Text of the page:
Amazon's lax policies on resales make it a haven for counterfeiters and unauthorized sellers, as well as a headache for manufacturers. Some big-name companies have already quit the online marketplace, including sandal makers Birkenstock. While Amazon will act against counterfeiters, they do not enforce MAP policies, and so resellers can easily undercut authorized retailers and even capture the all-important Buy Box, directing large numbers of sales their way.
Before submitting a counterfeiting complaint to Amazon, you are required to carry out a test buy of the suspect product, as the complaints process requires an order ID. This can be a lengthy procedure many suspicious sellers are based abroad, with correspondingly long shipping times, and there is often more than one retailer to investigate.
Once you have the suspect item, be as thorough as possible in documenting the similarities and differences between it and a genuine product. When gathering evidence, focus as much as possible on how the counterfeit product affects the customer. Analyze the packaging as well as the product, identifying every element that you can find logos, colors, images and fonts as well as product names. As for the product itself, take it apart if you need to. One telltale sign to look for is the weight of the purchased product. Counterfeit items are typically made from cheaper, lower-quality materials, and so the weight is likely to be different to the genuine product.
The requirement to perform test buys is also a great reason to serialize your products. An unserialized product is clearly a counterfeit, whereas one with a serial number could help you to identify leaks in your supply chain.
Preventing unauthorized sales
While counterfeiters can do plenty of damage to your brand's reputation, unauthorized sellers selling genuine goods can be more dangerous. As a matter of policy, Amazon will not ban sellers simply for violating MAP. Their stance on the matter is that MAP policies are between the manufacturer and their sellers, and that their customers are best served by lower prices. Furthermore, suppliers working a "third shift" can quickly produce large numbers of products that are indistinguishable from your own, and taking legal action against them can be difficult. Under "first sale" doctrines, it is extremely difficult for manufacturers to legally control downstream sales of their products. Once a product has been sold, it can be resold perfectly legally. Luckily, there are a few strategies that you can use to remove MAP violators under Amazon's rules.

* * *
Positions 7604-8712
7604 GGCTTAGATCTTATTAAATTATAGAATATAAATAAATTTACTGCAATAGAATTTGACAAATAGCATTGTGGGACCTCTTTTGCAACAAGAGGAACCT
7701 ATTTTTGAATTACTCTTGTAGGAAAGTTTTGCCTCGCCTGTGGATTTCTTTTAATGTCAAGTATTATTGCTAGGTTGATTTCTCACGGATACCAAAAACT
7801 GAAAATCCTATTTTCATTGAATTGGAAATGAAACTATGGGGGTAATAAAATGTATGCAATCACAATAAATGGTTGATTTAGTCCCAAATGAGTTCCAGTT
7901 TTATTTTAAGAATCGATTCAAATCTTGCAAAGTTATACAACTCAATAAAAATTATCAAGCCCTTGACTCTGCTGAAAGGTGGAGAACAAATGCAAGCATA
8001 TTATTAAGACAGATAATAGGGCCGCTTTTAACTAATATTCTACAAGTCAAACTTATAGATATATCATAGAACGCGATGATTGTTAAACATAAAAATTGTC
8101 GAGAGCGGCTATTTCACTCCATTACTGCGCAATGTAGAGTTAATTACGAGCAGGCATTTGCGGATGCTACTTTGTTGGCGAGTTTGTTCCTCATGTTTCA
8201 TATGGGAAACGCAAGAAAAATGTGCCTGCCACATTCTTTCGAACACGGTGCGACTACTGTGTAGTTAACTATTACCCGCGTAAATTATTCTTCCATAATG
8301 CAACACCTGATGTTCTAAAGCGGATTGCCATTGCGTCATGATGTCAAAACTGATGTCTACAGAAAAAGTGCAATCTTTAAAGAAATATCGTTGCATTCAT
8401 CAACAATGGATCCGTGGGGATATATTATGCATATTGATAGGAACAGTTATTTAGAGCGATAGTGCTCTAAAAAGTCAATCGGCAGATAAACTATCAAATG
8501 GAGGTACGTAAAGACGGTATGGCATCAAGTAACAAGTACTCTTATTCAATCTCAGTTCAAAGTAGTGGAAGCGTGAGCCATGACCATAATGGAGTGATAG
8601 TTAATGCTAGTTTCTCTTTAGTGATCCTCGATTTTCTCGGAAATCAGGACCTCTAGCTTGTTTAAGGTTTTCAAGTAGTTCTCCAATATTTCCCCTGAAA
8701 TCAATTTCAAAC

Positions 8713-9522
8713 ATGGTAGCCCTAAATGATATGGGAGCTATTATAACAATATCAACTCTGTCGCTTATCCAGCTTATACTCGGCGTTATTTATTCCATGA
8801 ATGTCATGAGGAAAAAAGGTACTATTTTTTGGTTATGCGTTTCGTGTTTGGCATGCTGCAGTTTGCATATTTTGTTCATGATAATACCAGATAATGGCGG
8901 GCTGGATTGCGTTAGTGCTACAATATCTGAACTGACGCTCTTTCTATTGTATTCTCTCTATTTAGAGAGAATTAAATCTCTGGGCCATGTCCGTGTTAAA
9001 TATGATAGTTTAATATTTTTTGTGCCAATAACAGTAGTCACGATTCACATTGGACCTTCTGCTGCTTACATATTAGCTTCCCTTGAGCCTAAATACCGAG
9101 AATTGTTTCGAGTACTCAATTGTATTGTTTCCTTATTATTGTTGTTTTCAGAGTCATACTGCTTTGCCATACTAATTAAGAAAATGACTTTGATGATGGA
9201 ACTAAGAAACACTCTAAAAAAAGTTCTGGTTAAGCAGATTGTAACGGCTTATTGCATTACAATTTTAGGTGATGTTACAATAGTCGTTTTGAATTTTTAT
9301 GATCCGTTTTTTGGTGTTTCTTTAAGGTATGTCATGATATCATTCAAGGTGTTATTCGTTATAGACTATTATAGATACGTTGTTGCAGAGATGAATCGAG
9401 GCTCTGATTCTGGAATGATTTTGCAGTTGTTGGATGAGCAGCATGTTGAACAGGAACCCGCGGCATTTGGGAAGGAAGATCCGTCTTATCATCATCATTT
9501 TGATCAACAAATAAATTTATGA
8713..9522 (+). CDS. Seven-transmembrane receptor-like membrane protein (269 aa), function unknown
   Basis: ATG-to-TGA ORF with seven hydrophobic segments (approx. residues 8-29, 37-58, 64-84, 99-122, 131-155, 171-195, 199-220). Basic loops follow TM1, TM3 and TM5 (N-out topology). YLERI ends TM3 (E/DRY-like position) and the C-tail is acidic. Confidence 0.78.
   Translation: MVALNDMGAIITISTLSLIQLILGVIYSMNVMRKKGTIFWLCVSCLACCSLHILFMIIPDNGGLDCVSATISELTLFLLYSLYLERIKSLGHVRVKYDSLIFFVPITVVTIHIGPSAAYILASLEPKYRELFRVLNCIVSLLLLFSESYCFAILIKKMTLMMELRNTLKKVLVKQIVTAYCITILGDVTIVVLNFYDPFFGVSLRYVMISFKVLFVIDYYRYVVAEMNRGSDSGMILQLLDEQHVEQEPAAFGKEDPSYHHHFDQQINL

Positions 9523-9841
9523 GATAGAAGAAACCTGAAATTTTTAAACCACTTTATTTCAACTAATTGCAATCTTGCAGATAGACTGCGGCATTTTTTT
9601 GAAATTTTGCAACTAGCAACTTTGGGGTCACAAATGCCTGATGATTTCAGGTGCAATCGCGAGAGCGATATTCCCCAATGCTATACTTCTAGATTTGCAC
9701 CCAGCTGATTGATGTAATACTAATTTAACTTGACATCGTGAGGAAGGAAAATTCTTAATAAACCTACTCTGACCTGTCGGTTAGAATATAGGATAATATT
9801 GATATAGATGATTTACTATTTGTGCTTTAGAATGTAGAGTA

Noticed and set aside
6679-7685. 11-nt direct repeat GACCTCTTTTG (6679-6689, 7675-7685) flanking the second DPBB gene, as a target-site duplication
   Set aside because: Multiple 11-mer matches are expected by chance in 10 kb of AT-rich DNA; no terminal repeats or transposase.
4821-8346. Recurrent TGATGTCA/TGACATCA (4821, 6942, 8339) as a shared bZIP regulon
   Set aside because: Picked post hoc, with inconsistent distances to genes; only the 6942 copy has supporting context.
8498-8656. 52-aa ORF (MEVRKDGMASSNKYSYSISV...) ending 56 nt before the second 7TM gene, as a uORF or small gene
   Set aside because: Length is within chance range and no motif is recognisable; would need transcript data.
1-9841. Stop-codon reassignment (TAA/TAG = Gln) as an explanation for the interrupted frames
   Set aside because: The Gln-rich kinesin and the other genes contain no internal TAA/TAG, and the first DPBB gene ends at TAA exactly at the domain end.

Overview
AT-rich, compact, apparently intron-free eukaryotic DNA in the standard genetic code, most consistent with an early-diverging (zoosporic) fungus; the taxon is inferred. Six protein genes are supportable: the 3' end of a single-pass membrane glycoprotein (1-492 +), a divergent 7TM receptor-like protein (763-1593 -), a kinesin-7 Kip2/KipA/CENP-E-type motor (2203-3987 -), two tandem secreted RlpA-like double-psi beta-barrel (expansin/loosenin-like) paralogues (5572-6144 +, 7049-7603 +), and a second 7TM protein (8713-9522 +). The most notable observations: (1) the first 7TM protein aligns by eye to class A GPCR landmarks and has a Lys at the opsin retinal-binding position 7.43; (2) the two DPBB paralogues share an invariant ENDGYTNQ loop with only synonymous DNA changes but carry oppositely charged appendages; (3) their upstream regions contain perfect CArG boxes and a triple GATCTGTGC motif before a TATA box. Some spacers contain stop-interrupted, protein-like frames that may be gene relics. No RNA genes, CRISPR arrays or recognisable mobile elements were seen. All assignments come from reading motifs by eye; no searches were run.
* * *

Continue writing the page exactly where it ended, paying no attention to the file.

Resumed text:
One common strategy is to use product warranties and service packages as a weapon against unauthorized sellers. This strategy is particularly useful when you already performed a test buy and discovered that the product was in fact genuine. It is perfectly legal to offer a warranty that is only valid when the product is purchased from an authorized retailer (in other words, a retailer that cooperates with your MAP policy). If you offer such a warranty, unauthorized resellers cannot match it. This means that their product becomes materially different from yours, and therefore cannot be listed as new on your Amazon product page without falling foul of their anti-counterfeiting rules. It also means that, if necessary, you can potentially sue.
If you choose to go down this route, publish a list of authorized sellers on your website. This will help to direct traffic to your retail partners, while dissuading customers from buying from retailers not on the list.
If all else fails, consider refreshing your product and starting a new listing on Amazon. It still isn't a good idea to abandon the old listing to the resellers, but creating a new listing with an improved product will make it that much easier to capture the buy box and direct customers away from the older, inferior product.
This strategy isn't ideal developing a new product isn't cheap, and continuing to work with the same suppliers may lead to it quickly entering unauthorized resale channels. It should therefore be deployed alongside other measures, such as introducing a limited warranty or serializing your products to track leaks in the supply chain.
MAP enforcement can be challenging, especially when it comes time to contact a violator with proof. That's not the case with MAPCOP. When a reseller is found violating your MAP policy, a real-time screenshot is captured and can be passed on within one of our built-in, fully customizable notification templates. Our system watches retailers across the internet day and night, freeing you up to focus on other areas of your brand.